A Hoosier Chronicle (New York, 1912) was written by Indianapolis popular author Meredith Nicholson. It is a powerful novel of politics and society set in central Indiana, particularly Indianapolis, in the early 20th century. Published during the height of Nicholson’s reputation, it marked his most ambitious effort at a serious, factually based analysis of politics, the role of legislative bosses, and the efficacy of progressive reforms then being promoted within the Hoosier state.

The title page of A Hoosier Chronicle, 1912 Credit: Internet Archive View Source

Nicholson drew some of the characters from life, particularly the feisty older woman, Aunt Sally Owens, and outdoorsman-minister John Ware, and the dramatic selection of a senator to fill a vacancy was based upon events during Governor Thomas Marshall’s administration. Nicholson always considered this novel, his ninth, as his best.

The story chronicles the life of a young woman from Madison (Wabash) College and her mysterious background and relations with the two most powerful political figures in the state following her arrival in the state capital. Brimming with insights regarding Indiana’s political and cultural history, and a few of its actual people, it reveals not only a great deal of Nicholson’s own political philosophy and his support of women’s rights but also much about life in the capital city at the dawn of the automobile age.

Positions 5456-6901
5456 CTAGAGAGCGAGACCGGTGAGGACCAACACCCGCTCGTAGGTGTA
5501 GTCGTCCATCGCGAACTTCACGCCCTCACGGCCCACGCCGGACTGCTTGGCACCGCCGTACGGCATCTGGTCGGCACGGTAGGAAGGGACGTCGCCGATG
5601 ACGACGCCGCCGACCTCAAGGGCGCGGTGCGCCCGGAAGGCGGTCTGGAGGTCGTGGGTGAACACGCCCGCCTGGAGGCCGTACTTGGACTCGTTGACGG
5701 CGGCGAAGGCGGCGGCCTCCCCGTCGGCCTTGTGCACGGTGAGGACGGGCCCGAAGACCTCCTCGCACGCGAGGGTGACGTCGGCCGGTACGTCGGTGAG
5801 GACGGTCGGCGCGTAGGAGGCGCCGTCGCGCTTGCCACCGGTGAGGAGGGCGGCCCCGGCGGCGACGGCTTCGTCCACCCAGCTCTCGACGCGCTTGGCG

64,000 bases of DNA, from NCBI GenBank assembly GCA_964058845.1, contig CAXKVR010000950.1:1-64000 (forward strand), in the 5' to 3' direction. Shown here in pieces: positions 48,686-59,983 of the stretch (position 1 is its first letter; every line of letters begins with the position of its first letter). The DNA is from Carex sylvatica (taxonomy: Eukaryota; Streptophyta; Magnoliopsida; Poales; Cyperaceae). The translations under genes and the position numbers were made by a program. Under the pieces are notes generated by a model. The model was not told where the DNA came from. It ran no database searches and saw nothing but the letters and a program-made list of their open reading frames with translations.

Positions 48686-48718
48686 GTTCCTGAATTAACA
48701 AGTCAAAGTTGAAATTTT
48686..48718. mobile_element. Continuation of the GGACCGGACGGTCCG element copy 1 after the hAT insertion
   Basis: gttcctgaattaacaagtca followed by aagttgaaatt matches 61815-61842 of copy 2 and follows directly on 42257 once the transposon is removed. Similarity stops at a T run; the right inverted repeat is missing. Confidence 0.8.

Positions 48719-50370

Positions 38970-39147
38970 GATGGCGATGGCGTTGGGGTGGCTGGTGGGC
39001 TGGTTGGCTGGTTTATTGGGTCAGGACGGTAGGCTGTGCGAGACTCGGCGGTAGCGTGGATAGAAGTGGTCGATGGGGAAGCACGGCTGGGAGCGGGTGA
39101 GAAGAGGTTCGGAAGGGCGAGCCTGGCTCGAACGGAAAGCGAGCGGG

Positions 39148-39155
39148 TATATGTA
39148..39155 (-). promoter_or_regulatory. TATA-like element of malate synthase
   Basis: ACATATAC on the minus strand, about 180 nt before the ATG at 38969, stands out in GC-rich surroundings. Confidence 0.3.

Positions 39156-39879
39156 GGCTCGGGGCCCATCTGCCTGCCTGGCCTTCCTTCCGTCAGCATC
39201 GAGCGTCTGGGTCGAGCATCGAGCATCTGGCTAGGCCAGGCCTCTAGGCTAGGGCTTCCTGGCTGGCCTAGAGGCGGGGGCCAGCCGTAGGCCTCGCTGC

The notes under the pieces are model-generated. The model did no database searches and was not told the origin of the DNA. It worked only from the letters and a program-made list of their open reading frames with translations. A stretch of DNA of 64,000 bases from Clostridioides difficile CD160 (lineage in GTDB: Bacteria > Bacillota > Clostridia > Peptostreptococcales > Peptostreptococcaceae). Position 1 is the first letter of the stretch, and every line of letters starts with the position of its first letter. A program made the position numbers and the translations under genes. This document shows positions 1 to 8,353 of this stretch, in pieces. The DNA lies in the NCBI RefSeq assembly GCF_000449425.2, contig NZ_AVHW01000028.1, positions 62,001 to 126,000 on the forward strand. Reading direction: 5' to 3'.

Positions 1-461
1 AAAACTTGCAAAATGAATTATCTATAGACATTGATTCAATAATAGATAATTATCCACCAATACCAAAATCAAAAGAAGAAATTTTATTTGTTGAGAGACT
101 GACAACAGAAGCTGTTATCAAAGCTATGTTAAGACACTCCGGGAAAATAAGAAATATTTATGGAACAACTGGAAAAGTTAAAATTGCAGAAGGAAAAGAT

Nicholson described the physical layout of the city at the end of the 19th century, its major thoroughfares and fine homes, the pleasures and pastimes of the people, and various historical curiosities. Quite consciously accepting a responsibility to posterity to record things about the city accurately in his more serious literary works, he noted, for example, that cattle were still being driven “through” Washington Street en route to the railroad yards until 1888, when “the cobbles yielded to asphalt.” He recorded that, “what later historians may be interested to learn from these pages,” the station wagon, drawn by a single horse, was for years “the commonest vehicle” of Indianapolis, a byproduct of the financial panics of 1873, 1884, and 1893. The city’s resultant label as a “one-horse town” persisted into the 20th century.

Revised March 2021

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